WIN Flexible Nail System. Surgical Technique

WIN Flexible Nail System Surgical Technique Contents Indications and Contraindications..................... Page 1 Implants............................
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WIN Flexible Nail System Surgical Technique

Contents Indications and Contraindications..................... Page 1 Implants.................................................................... Page 2 Instrument Focus.................................................... Page 3 Femoral Insertion................................................... Page 7 Technique Variations............................................. Page 14 Tibial Insertion.................................................... Page 14 Forearm Insertion............................................... Page 15 Tray Layout.............................................................. Page 17

Indications and Contraindications WIN Nail System (Pediatric) WIN Nails are to be used for treatment of long-bone fractures including non-comminuted and comminuted mid-shaft fractures, subtrochanteric fractures, distal third fractures, combination fractures of the shaft and neck, intertrochanteric fractures, combination intertrochanteric and subtrochanteric fractures. Not for sale in Canada. CONTRAINDICATIONS 1. Infection. 2. Patient conditions including blood supply limitations, and insufficient quantity or quality of bone. 3. Patients with mental or neurologic conditions who are unwilling or incapable of following postoperative care instructions. 4. Foreign body sensitivity. Where material sensitivity is suspected, testing is to be completed prior to implantation of the device. This material represents the surgical technique utilized by David Weisman, M.D. Biomet does not practice medicine. The treating surgeon is responsible for determining the appropriate treatment, technique(s), and product(s) for each individual patient.


Implants WIN Nail Coloring Scheme

4.5mm Nail - Silver

4.0mm Nail - Dark Blue

3.5mm Nail - Bronze

2.0mm 240700 2.5mm 240701 3.0mm 240702 3.5mm 240703 4.0mm 240704 4.5mm 240705

3.0mm Nail - Light Green

2.5mm Nail - Dark Magenta

2.0mm Nail - Gold


Instrument Focus Pre-Drilling Instruments

Low Profile Drill Guide 2.5mm / 3.0mm Low Profile Drill Guide 3.5mm / 4.0mm

466142 466146

Soft Tissue Guide 2.5mm Drill Guide 3.0mm Drill Guide 3.5mm Drill Guide 4.0mm Drill Guide 4.5mm Drill Guide 5.0mm Drill Guide 2.5mm Drill Bit 3.0mm Drill Bit 3.5mm Drill Bit 4.0mm Drill Bit 4.5mm Drill Bit 5.0mm Drill Bit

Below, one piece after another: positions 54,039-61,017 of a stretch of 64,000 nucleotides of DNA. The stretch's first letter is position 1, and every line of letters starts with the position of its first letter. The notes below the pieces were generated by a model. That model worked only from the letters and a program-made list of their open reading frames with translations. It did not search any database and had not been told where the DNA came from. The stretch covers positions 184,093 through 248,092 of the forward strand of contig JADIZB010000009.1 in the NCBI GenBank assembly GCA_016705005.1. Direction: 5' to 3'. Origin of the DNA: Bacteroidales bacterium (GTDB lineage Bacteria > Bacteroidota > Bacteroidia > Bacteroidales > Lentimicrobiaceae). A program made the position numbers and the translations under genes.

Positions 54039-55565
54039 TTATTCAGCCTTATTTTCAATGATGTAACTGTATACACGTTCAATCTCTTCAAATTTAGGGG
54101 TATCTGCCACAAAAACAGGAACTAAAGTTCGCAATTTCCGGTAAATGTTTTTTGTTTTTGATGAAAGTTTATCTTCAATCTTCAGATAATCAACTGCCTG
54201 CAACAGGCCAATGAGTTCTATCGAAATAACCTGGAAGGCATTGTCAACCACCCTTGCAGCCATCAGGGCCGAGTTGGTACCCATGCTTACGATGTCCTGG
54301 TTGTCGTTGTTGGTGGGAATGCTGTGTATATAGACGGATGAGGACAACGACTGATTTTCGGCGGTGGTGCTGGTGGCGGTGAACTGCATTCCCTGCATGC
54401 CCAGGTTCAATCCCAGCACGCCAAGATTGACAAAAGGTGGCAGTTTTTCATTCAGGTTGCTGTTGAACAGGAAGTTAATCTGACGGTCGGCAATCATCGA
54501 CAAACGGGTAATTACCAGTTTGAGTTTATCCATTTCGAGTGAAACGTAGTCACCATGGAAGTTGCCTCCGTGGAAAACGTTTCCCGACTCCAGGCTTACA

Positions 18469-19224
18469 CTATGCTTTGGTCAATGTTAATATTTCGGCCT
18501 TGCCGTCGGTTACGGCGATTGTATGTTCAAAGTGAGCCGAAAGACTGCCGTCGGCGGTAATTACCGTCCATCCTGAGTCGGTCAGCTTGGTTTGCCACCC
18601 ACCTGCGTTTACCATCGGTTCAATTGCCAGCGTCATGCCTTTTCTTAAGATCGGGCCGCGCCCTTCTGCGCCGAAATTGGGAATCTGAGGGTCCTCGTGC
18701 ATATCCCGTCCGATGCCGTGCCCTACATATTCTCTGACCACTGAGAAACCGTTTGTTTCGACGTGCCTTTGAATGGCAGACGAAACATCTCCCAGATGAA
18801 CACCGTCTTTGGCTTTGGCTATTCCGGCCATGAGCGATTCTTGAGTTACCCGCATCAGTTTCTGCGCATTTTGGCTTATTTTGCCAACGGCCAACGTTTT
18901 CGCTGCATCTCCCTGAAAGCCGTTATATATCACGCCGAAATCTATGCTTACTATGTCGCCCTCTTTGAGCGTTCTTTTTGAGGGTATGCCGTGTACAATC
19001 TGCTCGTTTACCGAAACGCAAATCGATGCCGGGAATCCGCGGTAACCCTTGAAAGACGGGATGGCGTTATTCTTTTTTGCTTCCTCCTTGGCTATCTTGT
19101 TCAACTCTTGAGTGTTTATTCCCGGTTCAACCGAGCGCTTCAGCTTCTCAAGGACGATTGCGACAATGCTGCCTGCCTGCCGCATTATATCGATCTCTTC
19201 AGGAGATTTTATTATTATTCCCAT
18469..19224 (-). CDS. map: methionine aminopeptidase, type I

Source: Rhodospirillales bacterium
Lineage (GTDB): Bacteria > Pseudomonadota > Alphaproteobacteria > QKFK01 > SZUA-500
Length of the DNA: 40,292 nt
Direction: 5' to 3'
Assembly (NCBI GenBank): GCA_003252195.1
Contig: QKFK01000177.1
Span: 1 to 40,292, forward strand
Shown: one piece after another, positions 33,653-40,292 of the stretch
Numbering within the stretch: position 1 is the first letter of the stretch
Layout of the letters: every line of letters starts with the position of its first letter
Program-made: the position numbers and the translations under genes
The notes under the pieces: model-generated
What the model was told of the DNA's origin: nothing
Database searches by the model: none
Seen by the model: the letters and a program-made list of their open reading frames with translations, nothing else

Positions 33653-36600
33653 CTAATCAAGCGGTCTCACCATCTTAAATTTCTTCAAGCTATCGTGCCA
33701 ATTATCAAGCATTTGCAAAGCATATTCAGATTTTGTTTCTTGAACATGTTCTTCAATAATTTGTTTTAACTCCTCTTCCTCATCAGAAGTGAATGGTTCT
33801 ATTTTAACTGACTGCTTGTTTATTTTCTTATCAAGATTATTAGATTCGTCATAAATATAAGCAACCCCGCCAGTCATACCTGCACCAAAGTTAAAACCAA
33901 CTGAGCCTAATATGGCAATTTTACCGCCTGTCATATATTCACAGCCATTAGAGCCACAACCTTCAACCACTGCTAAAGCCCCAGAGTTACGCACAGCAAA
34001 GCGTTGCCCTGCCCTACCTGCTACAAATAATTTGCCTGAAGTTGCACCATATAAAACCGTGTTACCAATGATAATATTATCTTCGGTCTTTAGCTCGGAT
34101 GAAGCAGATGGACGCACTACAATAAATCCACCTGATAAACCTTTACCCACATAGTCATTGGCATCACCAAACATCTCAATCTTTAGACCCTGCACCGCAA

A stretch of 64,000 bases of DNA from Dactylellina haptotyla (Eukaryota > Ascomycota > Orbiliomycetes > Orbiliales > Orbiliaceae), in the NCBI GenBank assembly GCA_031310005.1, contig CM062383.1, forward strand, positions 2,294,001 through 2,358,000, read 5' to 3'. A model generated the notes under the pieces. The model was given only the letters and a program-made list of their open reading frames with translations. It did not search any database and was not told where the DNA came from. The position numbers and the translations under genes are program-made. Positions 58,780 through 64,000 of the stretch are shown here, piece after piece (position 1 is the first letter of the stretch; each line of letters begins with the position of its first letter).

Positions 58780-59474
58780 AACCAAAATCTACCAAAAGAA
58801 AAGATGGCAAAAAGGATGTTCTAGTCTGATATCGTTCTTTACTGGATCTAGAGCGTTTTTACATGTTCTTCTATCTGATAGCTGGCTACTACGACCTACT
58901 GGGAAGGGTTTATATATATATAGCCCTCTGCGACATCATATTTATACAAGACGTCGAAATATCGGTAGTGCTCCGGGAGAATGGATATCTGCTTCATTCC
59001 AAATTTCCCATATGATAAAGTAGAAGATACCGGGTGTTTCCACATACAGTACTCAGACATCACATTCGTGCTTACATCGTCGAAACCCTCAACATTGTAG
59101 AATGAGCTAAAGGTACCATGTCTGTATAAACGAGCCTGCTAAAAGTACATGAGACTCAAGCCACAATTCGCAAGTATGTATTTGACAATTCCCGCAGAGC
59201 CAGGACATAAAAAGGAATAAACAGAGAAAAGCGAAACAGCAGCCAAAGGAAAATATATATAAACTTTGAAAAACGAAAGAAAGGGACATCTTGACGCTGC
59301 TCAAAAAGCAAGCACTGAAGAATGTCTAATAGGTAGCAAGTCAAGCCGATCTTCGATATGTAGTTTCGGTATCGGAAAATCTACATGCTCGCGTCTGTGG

466112 466132 466135 466133 466136 466134 466137 466118 466119 466120 466121 466122 466123


Instrument Focus Nail Insertion


Nail Removal - Utilizing The Vice Grips


Needle Nose Vice Grips Slap Hammer

WINserter Spanning Wrench

466171 466173


WINserter Spanning Wrench Further Tightening The WINserter

Slap Hammer 466173 Slap Hammer Adapter 466175 WINserter 466110


Bending The Nail

Fracture Reduction

Radiolucent F-Bar


Tamping To Specific Depths WIN Nail Bender (2 in Tray) 430031


Nail Tamp 0.0mm Offset Nail Tamp 1.5cm Offset


466186 466188



Instrument Focus (Continued) Cutting The Nail

Low Profile Nail Cutter

WIN Nail Cutter




Femoral Insertion Step 1: Patient Preparation

Step 2: Skin Marking And Identification Of Insertion Site

Position the patient in a supine position on a radiolucent table

A line is made on the skin directly over the physis (Figure 3)

or on a traction table using a traction boot (Figure 1 & 2).

and a second line is drawn proximal directly over the insertion site (Figure 4), at the metaphyseal-diaphyseal junction. The third line connecting these two transverse lines is made directly over the medial and the lateral aspects of the distal femur (Figure 5).

Figure 1

Figure 3

Figure 2

Figure 4

Figure 5


Femoral Insertion (Continued) Step 3: Incision

Step 4: Opening The Insertion Site

The incision is made to the level of the cortex. The incision

A drill 0.5mm larger than the size of the intended WIN Nail

is made in layers and the cortex identified (Figure 6).

is chosen. The drill guide is loaded in the soft tissue sleeve and the assembly is placed at the proposed insertion site and position is confirmed radiographically (Figure 7). The cortex is drilled and the drill angled to create an oblique entry (Figure 8).